Negatweeting, it is our right, nay duty…

rant_smallPhoto credit to: http://redstaplerchronicles.com/
Editor’s note: forgive me reader for I have not blogged in nearly three weeks… it’s planning season, sorry folks


First, some background on why –

However snobbish or passé (perhaps even condescending) the term Foodie may seem to some, I consider myself one; I’m a foodie with my restaurants, my menu picks, my ingredients, my home cooking, my books, my TV choices… I just am, and not that there is anything wrong with that. Even though I babble about food and restaurants all the time, the one thing I refrain from doing is talk negatively about the service of a restaurant.

To me the food and the chefs are the stars, so why bias people about décor or service if the meal is great… that is until recently when my mom, brother, wife and I were at Fig and Olive (Fifth Avenue location, the ‘new’ one; bottom line: I recommend the uptown location, food is the same) and had one of the worst services. So I decided to enact the age-old marketing perspective: negative experience = 10 people told vs. good experience = 3 people… I went to town, and told all who’d listen about it in addition to those I usually babble about food with.

The next day my frustration was met with an interesting read from the Chicago Sun-Times about a Horizon Group Management LLC lawsuit against a tenant’s ‘slanderous tweets’… then as if on cue, I started catching up on the Sam Sethi/TechCrunch libel suit over published ‘slanderous articles’ (see more TC coverage: here, here and here) this week… hm, I thought “the power of words you say?”

So, a new Tword is born–

The other day I came up with (per search results) a cute term… Negatweeting, seemed to just roll off the tongue, quite self explanatory given the recent occurrences around me.

Now that I work a lot with corporate reputations and though I’m young, I can seriously say (with a straight face) that I remember when people only had to worry about reputations in print and on TV. All of us, my current clients included, aren’t so lucky… we have to counter and encounter the public head on; the virtual soapbox of social networking and social media mandates us. If we don’t engage and define ourselves, someone else will or already is. Oh, if I had a dollar for every time I heard that phrase recently (again, planning season)…

I take the side of Amanda Bonnen (obviously) as well as that of Michael Arrington in these cases, and frankly everyone else that took a stand. It is the power of free speech, if not consumer power through preference and opinion, which is the foundation of American society… hence Michael Arrington wanting his case tried here and not in the UK, as it is now. And that perhaps is the problem with such outrage as my own at the legal system hamstringing free speech online… the internet, though democratization at it’s finest, is not a democracy.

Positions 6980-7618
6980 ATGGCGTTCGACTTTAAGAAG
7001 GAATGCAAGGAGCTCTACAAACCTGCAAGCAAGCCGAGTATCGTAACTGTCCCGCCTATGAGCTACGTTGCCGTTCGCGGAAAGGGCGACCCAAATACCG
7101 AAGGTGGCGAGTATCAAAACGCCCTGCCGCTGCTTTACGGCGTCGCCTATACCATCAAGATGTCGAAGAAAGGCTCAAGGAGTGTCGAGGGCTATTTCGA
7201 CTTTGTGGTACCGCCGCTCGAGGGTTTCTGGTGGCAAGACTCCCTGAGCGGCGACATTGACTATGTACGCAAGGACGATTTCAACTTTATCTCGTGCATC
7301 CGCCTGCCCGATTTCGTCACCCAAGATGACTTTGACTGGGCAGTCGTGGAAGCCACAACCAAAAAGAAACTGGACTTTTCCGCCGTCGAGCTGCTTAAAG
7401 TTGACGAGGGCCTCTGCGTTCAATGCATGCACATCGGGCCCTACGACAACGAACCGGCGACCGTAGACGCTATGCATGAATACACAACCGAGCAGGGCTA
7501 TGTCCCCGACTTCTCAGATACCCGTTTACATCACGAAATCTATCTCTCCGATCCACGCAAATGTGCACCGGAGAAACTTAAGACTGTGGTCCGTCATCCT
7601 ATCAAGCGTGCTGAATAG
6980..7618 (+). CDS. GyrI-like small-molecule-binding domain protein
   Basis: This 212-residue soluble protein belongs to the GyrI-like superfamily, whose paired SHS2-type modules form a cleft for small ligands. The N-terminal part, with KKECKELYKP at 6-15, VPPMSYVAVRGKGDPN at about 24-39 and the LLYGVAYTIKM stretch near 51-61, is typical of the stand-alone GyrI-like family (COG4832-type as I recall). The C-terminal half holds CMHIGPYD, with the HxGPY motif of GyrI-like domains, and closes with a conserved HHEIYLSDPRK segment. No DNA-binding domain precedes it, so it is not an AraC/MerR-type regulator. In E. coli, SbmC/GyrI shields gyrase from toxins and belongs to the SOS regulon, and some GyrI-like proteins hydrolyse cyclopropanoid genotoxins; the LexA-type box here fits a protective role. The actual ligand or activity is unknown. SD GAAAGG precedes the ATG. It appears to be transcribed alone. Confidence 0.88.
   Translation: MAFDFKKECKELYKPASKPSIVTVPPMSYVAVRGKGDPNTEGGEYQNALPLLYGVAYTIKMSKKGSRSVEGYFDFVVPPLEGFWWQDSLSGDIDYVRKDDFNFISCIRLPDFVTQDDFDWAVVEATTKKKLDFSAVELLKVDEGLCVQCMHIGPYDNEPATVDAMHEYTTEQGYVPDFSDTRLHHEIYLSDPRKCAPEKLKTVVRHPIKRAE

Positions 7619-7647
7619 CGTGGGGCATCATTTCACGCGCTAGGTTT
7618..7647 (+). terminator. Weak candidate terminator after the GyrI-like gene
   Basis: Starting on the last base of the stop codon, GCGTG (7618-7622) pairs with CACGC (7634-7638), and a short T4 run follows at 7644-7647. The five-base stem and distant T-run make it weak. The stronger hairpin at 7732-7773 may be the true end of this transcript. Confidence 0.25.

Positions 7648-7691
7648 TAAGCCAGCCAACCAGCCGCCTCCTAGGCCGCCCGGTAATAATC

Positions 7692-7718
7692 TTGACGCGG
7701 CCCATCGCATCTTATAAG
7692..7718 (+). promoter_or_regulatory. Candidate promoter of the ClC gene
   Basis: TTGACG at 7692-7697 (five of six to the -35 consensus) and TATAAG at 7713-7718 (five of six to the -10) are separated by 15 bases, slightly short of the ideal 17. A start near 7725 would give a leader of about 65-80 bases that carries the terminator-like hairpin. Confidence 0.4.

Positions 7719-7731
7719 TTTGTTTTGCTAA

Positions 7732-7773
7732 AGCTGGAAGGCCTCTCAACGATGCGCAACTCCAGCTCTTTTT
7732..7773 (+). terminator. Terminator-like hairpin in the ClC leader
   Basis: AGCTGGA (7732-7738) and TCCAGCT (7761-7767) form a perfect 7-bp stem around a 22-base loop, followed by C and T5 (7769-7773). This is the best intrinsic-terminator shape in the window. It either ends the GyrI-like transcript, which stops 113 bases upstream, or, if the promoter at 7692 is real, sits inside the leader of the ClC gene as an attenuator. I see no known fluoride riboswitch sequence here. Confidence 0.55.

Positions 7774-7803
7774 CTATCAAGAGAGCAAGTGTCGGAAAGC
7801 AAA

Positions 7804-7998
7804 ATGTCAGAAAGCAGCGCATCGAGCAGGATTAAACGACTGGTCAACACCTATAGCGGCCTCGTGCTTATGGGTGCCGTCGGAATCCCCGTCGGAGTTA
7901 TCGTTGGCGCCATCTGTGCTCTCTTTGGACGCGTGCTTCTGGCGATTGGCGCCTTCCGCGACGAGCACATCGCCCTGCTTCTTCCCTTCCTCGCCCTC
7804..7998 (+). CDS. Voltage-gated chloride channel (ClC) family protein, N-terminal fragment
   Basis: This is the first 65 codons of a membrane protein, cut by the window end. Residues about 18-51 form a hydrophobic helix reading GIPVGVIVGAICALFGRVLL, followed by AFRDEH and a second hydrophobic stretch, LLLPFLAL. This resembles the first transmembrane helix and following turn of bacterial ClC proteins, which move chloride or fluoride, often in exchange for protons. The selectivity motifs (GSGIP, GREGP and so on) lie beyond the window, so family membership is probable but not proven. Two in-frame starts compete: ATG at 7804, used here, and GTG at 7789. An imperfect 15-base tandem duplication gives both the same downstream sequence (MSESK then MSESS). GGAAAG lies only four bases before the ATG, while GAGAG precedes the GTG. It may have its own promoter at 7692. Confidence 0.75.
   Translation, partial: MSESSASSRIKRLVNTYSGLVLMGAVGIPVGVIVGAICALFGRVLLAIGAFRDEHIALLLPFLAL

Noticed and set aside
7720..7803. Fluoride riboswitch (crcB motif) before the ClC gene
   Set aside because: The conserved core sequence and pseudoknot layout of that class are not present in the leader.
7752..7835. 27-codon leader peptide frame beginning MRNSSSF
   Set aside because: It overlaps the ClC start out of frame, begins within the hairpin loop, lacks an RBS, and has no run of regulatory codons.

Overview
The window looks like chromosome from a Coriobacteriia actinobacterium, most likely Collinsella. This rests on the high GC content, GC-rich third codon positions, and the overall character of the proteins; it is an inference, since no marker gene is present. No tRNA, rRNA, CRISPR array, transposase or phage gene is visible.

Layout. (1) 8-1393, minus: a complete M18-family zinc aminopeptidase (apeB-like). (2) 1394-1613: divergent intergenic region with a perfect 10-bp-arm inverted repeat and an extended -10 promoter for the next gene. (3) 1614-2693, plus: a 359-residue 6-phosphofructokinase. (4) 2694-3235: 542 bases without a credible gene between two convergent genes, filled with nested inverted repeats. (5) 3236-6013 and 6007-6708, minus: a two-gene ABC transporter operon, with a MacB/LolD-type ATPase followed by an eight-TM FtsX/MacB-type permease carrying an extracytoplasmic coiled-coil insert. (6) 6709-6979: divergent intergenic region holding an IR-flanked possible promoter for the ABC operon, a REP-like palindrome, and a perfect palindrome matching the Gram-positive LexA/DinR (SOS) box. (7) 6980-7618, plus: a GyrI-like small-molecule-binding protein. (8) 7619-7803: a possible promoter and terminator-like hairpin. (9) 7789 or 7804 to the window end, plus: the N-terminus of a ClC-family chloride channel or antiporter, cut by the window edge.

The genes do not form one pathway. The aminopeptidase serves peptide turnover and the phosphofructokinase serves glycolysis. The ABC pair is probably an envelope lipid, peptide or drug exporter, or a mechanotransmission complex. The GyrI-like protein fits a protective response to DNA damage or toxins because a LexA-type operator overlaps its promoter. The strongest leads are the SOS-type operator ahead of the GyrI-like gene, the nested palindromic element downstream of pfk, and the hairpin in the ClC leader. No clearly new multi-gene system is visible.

Recent Exhibits:
a)      Google’s power to ban sites
b)      Marines banning social networking
c – e) Iran, China, Russia

And so on… internet is not a democracy, it is a powerful populous tool that is used to spread information and opinion, but there will always be those who control the switch… and yes, there is a switch. Again, do I even need to link to yesterday’s Twitter/Facebook hacker slowdown/deny of service attacks? Seems quite reasonable of an argument to me.

Thus, I decree: onward with your negatweeting my masses, go forth with your opinions and free speech consumerism. Use social networking and social media to bunch up and grow your numbers. Have your cake and eat it too, until they take away the fork.

So go on, exercise the right to express dissatisfaction with things and make yourself heard through tools available… because if we don’t engage and define ourselves, someone else will or already is.

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12 Responses

  1. Alex,

    I have to tell you that I really like this post. It’s insightful and I agree with you.

    For example, I am a beauty blogger on top of being a PR one. So when I find great products and not so great ones – you better believe I have nothing bad to say.

    If I don’t like a particular powder or foundation because it doesn’t match my skin tone – I’ll say that it doesn’t match my skin tone, however, XYZ company makes amazing eye shadows for every skin tone. I don’t think it’s negativity as much as honesty and integrity. Needless to say, I believe in karma and transparency. You don’t need to be malicious to be honest.

    I mean, on that same example, I’m currently reviewing a set of makeup…and the eyeshadows are amazing, no lie. But I can’t use the foundation or the powder the company sent me…but, my mom can. And it makes her look at least 10 years younger and she LOVES it. So, in my review, believe me that’ll be something I’ll point out.